The atrial and ventricular fibrillation team has made major advances in the understanding of the different types of cardiac fibrillation, particularly with the application of non-invasive mapping enabling the study of cardiac tissues with 2000 images per second. This approach allowed us to demonstrate the ‘electrical tornadoes’ that cause these arrhythmia and to study their mechanisms.
The electrophysiological properties of pulmonary veins and the dynamics of atrial fibrillation were thus characterized. Researchers from the Institute have identified the source of these rhythmic tornadoes triggering sudden cardiac death in the Purkinje fibers. Liryc characterizes the role of the Purkinje fibers in the heterogeneity of ventricular repolarization and in the maintenance of ventricular arrhythmia. Liryc researchers have also identified the electrophysiological and structural arrhythmogenic properties in ventricular fibrillation in asymptomatic patients.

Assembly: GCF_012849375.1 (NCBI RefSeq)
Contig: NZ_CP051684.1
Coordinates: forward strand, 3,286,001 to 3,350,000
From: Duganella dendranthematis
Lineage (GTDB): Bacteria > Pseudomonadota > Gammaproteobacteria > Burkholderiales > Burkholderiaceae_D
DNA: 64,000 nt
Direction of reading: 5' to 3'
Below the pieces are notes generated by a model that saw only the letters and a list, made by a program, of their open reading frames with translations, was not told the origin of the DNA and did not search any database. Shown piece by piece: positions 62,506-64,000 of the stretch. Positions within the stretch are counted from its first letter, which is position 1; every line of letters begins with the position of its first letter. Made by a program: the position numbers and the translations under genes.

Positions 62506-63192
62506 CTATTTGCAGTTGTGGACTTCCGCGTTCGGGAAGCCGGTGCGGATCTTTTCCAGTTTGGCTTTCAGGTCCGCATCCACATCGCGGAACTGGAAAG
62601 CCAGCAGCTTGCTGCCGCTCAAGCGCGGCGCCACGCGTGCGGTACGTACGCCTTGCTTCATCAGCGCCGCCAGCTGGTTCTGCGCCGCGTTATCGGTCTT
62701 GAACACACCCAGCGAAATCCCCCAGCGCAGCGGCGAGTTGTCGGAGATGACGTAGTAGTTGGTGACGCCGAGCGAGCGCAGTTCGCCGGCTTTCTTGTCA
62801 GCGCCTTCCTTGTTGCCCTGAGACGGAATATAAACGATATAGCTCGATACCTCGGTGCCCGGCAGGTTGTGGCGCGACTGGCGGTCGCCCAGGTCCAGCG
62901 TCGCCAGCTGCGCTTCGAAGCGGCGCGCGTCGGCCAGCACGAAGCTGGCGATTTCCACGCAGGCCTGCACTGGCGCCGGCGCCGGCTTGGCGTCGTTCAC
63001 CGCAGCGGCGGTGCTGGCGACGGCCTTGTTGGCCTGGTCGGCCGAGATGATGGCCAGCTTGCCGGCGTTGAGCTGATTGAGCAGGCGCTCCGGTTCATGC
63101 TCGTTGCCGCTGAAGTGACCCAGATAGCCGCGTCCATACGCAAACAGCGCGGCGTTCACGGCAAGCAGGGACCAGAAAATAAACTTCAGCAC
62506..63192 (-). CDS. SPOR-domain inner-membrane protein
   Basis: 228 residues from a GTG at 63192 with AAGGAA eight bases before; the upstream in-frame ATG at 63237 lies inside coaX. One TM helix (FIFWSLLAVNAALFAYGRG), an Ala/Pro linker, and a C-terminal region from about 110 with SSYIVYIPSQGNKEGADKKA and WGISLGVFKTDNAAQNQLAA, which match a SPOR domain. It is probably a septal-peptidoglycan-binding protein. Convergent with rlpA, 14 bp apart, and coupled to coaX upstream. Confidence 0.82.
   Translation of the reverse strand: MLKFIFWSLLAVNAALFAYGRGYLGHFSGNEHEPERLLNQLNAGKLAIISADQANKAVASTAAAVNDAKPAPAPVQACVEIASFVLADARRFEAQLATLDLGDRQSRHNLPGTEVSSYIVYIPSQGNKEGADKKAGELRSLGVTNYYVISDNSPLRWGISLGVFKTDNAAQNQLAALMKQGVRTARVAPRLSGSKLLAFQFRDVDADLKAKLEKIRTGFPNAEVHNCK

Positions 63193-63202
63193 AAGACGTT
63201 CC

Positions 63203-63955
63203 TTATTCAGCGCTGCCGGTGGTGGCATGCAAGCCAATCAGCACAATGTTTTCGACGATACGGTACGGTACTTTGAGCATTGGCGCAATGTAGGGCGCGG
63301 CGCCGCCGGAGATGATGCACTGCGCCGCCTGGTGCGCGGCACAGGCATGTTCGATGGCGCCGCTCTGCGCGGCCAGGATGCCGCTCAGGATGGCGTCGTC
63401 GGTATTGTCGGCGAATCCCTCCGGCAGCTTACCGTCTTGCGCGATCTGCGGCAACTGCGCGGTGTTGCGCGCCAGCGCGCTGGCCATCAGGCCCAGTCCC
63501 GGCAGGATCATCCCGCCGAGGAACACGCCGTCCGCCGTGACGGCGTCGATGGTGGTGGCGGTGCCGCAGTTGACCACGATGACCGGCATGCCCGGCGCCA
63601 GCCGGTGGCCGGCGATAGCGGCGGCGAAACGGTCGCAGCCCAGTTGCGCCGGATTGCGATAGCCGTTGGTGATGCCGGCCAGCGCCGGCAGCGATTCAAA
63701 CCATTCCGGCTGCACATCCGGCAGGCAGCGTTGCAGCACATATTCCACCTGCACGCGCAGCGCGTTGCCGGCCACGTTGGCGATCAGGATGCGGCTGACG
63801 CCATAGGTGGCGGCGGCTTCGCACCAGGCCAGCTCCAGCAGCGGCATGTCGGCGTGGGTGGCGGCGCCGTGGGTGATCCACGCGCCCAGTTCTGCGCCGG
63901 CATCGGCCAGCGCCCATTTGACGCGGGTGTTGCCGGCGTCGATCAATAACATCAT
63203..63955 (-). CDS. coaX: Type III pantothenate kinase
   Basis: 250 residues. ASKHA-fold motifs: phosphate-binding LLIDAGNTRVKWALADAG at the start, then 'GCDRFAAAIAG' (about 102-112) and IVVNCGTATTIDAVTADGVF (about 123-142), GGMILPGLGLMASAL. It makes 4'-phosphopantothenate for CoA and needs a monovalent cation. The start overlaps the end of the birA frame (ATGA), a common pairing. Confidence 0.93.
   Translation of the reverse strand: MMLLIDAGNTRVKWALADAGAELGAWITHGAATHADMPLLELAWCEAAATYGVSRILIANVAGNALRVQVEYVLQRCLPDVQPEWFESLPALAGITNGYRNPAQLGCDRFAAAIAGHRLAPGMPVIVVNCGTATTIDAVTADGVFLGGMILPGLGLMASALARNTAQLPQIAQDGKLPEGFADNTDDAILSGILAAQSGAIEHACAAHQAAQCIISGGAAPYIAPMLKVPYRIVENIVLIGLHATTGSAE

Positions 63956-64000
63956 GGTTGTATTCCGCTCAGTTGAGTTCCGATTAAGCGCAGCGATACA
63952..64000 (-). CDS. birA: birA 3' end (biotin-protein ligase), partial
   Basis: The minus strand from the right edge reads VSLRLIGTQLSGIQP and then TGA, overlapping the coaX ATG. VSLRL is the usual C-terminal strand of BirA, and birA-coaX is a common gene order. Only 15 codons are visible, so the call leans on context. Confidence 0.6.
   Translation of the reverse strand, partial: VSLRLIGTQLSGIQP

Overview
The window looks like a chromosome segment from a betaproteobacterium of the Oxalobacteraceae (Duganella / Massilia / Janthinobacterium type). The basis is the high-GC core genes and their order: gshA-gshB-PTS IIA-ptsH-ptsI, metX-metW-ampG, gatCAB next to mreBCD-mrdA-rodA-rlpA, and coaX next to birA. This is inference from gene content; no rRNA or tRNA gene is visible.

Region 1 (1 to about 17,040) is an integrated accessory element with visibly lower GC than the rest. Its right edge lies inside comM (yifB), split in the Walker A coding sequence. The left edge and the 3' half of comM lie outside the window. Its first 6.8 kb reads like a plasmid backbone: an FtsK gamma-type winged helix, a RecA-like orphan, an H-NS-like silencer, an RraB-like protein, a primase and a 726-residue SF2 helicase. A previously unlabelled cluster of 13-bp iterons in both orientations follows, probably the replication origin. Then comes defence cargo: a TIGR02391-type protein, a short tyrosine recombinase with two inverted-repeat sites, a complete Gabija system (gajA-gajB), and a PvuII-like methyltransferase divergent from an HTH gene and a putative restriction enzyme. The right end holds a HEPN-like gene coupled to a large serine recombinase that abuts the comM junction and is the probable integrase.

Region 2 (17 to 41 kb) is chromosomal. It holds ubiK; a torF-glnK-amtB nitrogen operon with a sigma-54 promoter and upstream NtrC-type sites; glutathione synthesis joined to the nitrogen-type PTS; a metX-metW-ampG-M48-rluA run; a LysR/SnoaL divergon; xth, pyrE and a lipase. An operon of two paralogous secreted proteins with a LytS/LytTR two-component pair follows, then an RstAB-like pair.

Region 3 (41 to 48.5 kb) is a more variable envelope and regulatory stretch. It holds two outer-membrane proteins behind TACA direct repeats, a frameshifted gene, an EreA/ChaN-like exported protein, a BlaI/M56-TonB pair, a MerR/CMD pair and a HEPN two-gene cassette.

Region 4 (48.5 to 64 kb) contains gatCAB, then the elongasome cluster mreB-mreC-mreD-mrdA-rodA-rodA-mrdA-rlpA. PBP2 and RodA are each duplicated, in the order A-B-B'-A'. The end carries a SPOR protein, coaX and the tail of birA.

Liryc is currently working on a new research program on human donor hearts. For the first time, the specific properties of the pulmonary veins and the Purkinje network that are associated with cardiac fibrillation have been studied. These preliminary observations offer new perspective for the development of targeted therapeutic approaches.